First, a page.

One of the first things you do when seeking out investments is to look for "undervalued stocks."
But that's only the first part.
You then want to narrow down your list of undervalued stocks by picking out the ones with "ignition points" or catalysts behind them.
The more catalysts you see, the more likely it is that your stock will surge.
About two years ago, I wrote about a tech stock that had three strong catalysts driving it forward. Since we're in the "homestretch" toward the Belmont Stakes, let's call it a "Triple Crown" of catalysts.
I predicted the combination of those ignition points would push the stock higher – and that the stock would beat the overall market by a wide margin. And the company has since performed pretty much as I predicted.
Since March 14, 2014, the S&P 500 is up 11.3%. And our stock has gained 19.6%, meaning it's beating the broader market by close to double.
You might think that's a pretty good run for a big-cap company like the one I'm talking about. And it is…
However, I've just identified a fourth catalyst and a "kicker" that make me even more upbeat about this tech industrial leader.
And that tells me it's not too late to place your bet on this "horse" if you haven't been riding it since my first recommendation.
The $1.3 billion company, which will be called AdvanSix, will be based on Honeywell's resins and chemicals business, and headed up by that division's current leader, Erin Kane. The deal – scheduled to be finished by early next year – will be a tax-free spin-off for shareholders.
That means, if you're a current Honeywell shareholder or buy in soon, you'll get shares in a whole new company – for nothing – early in 2017.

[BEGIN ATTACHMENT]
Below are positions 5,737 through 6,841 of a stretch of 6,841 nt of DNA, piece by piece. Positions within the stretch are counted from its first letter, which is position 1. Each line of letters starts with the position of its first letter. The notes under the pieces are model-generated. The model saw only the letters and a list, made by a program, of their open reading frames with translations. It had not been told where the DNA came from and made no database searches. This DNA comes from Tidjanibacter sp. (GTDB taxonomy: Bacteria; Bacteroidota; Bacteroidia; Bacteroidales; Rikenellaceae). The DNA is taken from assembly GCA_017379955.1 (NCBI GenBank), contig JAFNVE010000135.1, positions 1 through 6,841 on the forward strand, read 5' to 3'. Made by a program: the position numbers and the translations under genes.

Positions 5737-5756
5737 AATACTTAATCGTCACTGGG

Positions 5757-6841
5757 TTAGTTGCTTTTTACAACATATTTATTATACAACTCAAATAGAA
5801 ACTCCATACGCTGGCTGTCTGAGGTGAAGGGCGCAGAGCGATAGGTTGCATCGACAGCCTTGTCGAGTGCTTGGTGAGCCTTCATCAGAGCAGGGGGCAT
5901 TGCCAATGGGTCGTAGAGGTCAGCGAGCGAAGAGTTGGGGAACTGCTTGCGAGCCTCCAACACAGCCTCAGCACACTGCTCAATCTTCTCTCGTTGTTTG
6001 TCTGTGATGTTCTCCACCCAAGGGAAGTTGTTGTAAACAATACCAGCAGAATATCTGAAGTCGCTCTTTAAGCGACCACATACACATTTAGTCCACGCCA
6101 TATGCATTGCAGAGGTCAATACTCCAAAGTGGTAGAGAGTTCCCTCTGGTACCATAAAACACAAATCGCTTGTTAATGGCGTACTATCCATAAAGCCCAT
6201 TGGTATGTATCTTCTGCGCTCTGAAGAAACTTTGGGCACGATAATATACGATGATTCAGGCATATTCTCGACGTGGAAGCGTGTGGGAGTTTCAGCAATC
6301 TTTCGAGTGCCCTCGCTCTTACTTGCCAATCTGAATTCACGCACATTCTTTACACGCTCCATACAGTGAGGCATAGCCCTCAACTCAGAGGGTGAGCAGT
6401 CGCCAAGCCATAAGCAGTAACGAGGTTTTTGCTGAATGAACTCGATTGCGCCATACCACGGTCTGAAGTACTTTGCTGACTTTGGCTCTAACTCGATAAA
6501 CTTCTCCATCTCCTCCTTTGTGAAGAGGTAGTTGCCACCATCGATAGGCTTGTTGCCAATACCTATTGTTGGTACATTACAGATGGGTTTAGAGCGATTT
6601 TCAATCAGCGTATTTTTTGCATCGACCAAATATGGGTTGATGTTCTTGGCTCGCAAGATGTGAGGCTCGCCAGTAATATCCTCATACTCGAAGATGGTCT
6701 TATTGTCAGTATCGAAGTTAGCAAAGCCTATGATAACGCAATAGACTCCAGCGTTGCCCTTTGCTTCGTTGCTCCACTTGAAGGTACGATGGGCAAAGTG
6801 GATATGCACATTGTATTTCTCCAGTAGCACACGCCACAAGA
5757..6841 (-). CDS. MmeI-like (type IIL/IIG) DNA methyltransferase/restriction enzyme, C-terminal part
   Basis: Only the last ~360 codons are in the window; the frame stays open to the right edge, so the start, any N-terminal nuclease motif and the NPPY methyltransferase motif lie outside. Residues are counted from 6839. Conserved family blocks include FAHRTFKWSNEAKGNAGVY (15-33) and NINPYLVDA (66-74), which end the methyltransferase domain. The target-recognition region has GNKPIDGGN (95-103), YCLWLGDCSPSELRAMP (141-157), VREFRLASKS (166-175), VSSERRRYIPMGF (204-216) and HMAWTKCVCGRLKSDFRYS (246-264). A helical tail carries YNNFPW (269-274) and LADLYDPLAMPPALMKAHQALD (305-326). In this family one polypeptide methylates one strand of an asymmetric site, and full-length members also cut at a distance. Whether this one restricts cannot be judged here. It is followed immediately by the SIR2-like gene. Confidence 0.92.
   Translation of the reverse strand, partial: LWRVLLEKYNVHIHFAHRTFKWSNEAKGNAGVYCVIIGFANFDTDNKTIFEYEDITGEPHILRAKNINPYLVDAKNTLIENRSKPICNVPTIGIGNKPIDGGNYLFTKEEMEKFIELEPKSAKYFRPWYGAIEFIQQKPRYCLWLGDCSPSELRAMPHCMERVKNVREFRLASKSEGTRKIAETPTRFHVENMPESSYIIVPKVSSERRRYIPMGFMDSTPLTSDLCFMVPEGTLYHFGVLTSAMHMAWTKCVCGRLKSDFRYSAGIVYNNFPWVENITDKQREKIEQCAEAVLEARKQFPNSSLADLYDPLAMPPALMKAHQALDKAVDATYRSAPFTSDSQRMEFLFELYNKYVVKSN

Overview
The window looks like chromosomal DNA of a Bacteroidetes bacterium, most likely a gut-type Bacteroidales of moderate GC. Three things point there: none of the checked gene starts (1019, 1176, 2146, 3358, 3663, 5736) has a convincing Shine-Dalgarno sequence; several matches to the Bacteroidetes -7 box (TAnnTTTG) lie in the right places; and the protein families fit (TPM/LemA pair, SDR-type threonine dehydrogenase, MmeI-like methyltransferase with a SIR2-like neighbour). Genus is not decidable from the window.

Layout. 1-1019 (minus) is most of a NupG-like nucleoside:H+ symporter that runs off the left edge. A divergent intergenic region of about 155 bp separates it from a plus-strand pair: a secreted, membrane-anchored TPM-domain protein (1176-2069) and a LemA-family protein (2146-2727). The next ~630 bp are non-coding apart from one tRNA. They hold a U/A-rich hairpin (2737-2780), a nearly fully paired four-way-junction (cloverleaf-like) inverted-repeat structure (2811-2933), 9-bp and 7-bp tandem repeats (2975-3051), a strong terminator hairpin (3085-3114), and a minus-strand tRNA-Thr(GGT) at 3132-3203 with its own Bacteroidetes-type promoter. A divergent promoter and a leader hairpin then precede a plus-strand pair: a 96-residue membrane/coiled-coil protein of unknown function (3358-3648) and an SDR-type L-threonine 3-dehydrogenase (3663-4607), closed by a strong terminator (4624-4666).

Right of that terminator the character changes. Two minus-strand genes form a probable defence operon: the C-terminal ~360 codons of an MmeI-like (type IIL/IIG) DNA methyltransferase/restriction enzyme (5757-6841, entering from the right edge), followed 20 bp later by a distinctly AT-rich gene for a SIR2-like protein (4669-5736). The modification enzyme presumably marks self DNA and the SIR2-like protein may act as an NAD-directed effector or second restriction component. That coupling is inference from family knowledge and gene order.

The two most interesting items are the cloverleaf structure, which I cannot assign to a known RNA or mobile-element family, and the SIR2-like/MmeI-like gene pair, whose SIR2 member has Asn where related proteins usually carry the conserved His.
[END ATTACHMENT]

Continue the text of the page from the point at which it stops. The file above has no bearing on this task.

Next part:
Now, the materials business may seem unexciting – especially compared to the high-tech systems for home and defense that Honeywell is best known for.
The New Jersey-based conglomerate develops and produces automation technology for offices, homes, and industrial centers that can be remotely controlled with mobile devices. The tech company also makes turbochargers that work with gas, diesel, and hybrid-engine systems – and clean-tech products, specialty fibers, and advanced-wireless sensors.
You see, this spin-off deal is occurring as we continue to see big breakthroughs in Miracle Materials.
Miracle Materials are where profit opportunity and science intersect. This is an innovation sector I've watched closely since the late 1980s, when I was writing about the Reagan-era defense buildup.
Back then, scientists had begun experimenting with different types of compounds and materials with the hope of giving our troops an edge on the battlefield. These experiments invented all sorts of cool things, but they were often classified as "secret," meaning they were very expensive and had few commercially viable applications.
Science of that time was simply far ahead of business opportunity.